Operation Beautiful promotes body positivity in unexpected places

In celebration of Body Positivity Week, Feb. 25 through March 1, Mississippi State University’s Department of Health Promotion and Wellness will enact Operation Beautiful.

Operation Beautiful is a worldwide objective dedicated to celebrating all bodies, one Post-it note at a time.

Participants place uplifting sticky notes across public areas to encourage others; in MSU’s case, these messages can be found in bathrooms across campus starting Monday, Feb. 25.

The point of this project is to prove all bodies are beautiful. Caitlin Boyle, Operation Beautiful’s founder, is particularly passionate about eliminating “fat talk.”

She began Operation Beautiful to enlighten women on the toxic nature of fat talk and its harmful emotional, spiritual and physical effects.

Kim Kavalsky, the Department of Health Promotion and Wellness’s mental health coordinator, discovered Operation Beautiful during her first year on the job in 2013 when she was researching ideas of raising awareness for eating disorders and body image challenges.

“I immediately fell in love with the idea, thinking that it was something small, but could have an impact and reach a lot of people,” Kavalsky said. “I have tried to do Operation Beautiful each February ever since.”

This year, Kavalsky hopes it will continue to serve as a positive reminder that everyone is worthy. For many, it is difficult to look in a mirror and see anything other than imperfections.

As a result of what is entitled the “appearance ideal,” it often takes much more effort to look past flaws and see something good.

With a combination of practice and outreach programs like Operation Beautiful, body image activists hope MSU students can see past the appearance ideal.

Kameron Talley, a graduate student working with Kavalsky, believes Body Positivity Week will make a powerful impact on students' self-image.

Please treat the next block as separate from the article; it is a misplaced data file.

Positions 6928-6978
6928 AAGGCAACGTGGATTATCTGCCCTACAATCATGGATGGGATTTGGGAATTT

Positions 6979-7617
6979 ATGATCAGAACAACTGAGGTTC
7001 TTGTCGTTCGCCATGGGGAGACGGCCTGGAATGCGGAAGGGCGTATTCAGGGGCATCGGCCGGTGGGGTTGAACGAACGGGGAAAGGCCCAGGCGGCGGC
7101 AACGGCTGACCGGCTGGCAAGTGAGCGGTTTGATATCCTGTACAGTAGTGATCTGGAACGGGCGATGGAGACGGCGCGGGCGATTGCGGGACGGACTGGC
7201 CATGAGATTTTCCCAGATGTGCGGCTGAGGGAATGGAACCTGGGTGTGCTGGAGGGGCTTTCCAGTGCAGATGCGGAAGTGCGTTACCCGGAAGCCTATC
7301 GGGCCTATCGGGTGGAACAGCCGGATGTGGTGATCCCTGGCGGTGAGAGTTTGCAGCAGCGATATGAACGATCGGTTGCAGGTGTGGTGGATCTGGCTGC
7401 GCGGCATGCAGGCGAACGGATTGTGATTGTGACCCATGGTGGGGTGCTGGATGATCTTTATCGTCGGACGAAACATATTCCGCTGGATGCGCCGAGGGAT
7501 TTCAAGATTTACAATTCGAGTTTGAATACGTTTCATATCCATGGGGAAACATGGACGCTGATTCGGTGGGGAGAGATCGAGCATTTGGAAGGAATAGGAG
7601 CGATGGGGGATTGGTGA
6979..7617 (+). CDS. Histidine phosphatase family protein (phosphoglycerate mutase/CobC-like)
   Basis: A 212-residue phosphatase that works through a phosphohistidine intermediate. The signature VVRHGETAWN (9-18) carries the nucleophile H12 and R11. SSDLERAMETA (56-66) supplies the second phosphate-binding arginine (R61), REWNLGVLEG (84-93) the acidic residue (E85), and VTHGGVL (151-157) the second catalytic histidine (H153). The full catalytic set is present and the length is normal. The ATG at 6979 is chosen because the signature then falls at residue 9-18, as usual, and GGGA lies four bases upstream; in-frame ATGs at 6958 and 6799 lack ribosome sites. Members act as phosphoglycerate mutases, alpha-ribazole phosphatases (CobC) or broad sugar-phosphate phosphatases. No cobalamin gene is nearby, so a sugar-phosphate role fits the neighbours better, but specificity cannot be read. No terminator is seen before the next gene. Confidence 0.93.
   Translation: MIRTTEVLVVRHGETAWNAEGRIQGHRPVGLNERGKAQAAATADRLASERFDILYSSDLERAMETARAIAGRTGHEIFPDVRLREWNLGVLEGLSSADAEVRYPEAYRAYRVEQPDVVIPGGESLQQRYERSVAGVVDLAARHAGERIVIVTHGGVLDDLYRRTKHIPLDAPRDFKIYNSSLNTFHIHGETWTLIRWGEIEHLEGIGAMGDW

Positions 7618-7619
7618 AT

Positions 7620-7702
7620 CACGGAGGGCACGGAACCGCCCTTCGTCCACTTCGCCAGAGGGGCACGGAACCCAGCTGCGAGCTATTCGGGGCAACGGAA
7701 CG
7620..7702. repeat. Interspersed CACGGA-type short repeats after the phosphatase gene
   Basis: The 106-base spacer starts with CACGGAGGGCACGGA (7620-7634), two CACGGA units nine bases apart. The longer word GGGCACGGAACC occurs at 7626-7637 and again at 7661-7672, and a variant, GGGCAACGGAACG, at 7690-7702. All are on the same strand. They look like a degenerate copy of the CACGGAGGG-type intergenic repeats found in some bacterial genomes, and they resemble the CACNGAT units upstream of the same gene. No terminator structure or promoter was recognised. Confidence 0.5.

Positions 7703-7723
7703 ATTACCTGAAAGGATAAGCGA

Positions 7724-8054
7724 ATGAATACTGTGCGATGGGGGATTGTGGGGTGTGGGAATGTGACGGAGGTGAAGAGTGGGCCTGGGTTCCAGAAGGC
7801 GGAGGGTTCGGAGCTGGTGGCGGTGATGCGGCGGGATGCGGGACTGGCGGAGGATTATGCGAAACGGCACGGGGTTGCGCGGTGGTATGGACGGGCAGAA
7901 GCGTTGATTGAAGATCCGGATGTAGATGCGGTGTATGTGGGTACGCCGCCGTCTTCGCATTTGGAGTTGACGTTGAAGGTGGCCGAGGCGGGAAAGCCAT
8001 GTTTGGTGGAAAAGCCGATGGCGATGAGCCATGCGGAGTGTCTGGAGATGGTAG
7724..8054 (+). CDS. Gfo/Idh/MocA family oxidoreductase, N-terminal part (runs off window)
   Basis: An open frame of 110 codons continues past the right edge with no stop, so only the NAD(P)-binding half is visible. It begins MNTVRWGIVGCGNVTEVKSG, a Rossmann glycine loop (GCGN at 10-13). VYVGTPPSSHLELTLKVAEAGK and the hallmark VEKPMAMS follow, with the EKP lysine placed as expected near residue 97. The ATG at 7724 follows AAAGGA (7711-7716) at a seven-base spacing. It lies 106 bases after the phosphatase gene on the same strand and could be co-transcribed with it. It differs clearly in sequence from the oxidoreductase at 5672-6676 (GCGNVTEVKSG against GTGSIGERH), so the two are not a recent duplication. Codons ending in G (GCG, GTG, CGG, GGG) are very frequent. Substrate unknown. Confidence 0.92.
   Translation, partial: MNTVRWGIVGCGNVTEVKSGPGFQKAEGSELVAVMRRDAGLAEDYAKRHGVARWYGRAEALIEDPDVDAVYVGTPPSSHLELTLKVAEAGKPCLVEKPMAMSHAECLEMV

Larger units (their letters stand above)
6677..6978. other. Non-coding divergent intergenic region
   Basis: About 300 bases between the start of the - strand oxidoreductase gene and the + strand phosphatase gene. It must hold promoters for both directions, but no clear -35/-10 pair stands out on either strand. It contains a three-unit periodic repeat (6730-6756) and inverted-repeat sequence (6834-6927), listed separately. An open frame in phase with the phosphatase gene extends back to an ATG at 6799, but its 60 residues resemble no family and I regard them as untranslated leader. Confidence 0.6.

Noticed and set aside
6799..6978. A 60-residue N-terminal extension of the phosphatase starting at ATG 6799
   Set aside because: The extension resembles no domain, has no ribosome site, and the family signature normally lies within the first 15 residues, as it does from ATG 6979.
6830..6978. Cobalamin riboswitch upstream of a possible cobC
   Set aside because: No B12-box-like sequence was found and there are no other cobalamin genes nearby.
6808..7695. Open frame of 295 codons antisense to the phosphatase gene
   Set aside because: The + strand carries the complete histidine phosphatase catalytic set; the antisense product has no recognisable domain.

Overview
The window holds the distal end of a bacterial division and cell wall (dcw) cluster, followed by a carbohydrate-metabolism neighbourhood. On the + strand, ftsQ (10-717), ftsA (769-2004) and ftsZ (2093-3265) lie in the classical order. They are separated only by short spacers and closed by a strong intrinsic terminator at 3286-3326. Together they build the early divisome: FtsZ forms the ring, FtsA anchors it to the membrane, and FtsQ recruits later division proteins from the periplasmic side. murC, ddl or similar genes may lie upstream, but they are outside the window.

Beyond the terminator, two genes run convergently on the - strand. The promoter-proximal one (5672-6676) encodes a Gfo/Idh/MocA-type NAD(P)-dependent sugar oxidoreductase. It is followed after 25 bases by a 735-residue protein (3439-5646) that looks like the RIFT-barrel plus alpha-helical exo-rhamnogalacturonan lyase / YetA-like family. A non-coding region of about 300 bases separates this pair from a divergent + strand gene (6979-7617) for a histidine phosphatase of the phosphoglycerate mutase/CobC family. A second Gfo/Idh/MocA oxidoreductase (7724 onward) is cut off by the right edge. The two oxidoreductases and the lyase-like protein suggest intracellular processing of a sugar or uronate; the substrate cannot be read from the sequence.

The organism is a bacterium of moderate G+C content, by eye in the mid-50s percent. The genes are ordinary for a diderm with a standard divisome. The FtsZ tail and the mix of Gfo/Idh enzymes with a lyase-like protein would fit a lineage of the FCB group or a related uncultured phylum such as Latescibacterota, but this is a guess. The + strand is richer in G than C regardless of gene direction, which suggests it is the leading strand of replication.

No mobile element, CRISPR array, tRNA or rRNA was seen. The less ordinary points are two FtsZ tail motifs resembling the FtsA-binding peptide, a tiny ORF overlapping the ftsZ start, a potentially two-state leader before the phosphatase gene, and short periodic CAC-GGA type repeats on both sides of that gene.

“This week, we are encouraging everyone at MSU to love their bodies and appreciate their health,” Talley said. “As someone who has struggled with negative thoughts about my body, I aspire to bring about love this week for every body.”

In the past, Body Positivity Week was celebrated at MSU as National Eating Disorders Awareness Week. The Department of Health Promotion and Wellness wanted this week to be more inclusive, however, and thus Body Positivity Week was born.

Each year, the department offers different events to raise awareness about body image and challenging negative self-talk. This year’s hashtag is #celebrate_everyBODY.

In addition to Operation Beautiful, Health Promotion and Wellness will table on the Drill Field on Tuesday, Wednesday and Friday.

On Tuesday, Feb. 26, department members will be handing out KIND bars and Dove chocolate from 11-1. The themes are “Be KIND to Your Body” and “Be in Dove with Your Body.”

Students will also have the opportunity to add their handprint to a mural describing how they matter. Counseling services will be available, along with buttons containing positive messages.

The following day, Feb. 27, Health Promotion and Wellness will return at the same time on the Drill Field with bananas free to the public under the theme “Go Bananas for Your Body.”

Finally, on March 1, the department will join forces with University Recreation to host a yoga class on the Drill Field at noon, weather permitting.

A table will also pass out temporary tattoos of orange butterflies to raise awareness of self-harm.

For any students seeking to become involved, the Department of Health Promotion and Wellness always welcomes volunteers who can email Kavalsky directly.

The department, along with the Collegiate Recovery Community, is also offering a discussion group for young women struggling with self-love called the Lotus Group. The group meets every Thursday at 5 p.m. in the CRC house located at 140 Magruder Street.

Though Body Positivity Week only comes once a year, all body image activists hope its effects last year-wide.

“We are all bold, strong, beautiful, and wonderful, and I hope that our community will shed light upon those truths this week,” said Talley.

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